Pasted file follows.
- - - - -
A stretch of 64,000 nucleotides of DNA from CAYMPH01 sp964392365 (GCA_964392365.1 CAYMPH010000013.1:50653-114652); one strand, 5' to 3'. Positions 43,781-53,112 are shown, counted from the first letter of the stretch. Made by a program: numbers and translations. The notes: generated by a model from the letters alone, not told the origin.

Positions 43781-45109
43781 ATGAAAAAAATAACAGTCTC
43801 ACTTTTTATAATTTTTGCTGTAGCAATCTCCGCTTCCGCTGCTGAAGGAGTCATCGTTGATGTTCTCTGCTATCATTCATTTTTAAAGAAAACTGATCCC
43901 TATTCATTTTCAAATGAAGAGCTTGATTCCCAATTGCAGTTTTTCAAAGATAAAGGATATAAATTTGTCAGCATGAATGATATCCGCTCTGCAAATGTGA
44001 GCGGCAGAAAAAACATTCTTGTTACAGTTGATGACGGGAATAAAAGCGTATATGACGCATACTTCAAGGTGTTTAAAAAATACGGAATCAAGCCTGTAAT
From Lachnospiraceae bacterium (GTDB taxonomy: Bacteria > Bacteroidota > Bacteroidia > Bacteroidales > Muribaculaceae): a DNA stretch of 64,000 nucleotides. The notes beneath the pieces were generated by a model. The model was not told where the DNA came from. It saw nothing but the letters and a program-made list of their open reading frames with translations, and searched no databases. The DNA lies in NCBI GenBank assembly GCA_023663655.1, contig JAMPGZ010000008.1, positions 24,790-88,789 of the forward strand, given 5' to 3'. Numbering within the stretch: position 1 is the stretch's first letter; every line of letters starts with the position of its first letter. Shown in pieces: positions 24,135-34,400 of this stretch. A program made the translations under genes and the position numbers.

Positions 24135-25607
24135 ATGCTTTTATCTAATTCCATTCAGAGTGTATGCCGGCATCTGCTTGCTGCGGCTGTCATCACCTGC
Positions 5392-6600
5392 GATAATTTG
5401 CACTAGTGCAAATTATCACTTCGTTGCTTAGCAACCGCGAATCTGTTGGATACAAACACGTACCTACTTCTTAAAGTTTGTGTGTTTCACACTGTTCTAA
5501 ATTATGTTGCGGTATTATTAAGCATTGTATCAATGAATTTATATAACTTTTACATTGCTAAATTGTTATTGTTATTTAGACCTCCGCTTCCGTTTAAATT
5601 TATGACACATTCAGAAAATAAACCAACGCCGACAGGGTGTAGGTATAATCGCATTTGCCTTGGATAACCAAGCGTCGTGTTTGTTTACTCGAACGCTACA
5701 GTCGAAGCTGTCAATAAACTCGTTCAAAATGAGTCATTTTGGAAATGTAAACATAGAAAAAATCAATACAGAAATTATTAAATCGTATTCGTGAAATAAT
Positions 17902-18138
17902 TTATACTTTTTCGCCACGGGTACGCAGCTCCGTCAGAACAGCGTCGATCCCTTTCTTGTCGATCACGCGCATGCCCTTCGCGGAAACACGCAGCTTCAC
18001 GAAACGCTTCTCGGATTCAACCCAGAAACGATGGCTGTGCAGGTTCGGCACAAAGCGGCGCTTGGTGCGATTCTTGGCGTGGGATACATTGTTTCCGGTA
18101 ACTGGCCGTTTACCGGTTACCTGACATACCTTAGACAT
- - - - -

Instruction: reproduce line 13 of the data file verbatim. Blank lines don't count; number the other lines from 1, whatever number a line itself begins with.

5501 ATTATGTTGCGGTATTATTAAGCATTGTATCAATGAATTTATATAACTTTTACATTGCTAAATTGTTATTGTTATTTAGACCTCCGCTTCCGTTTAAATT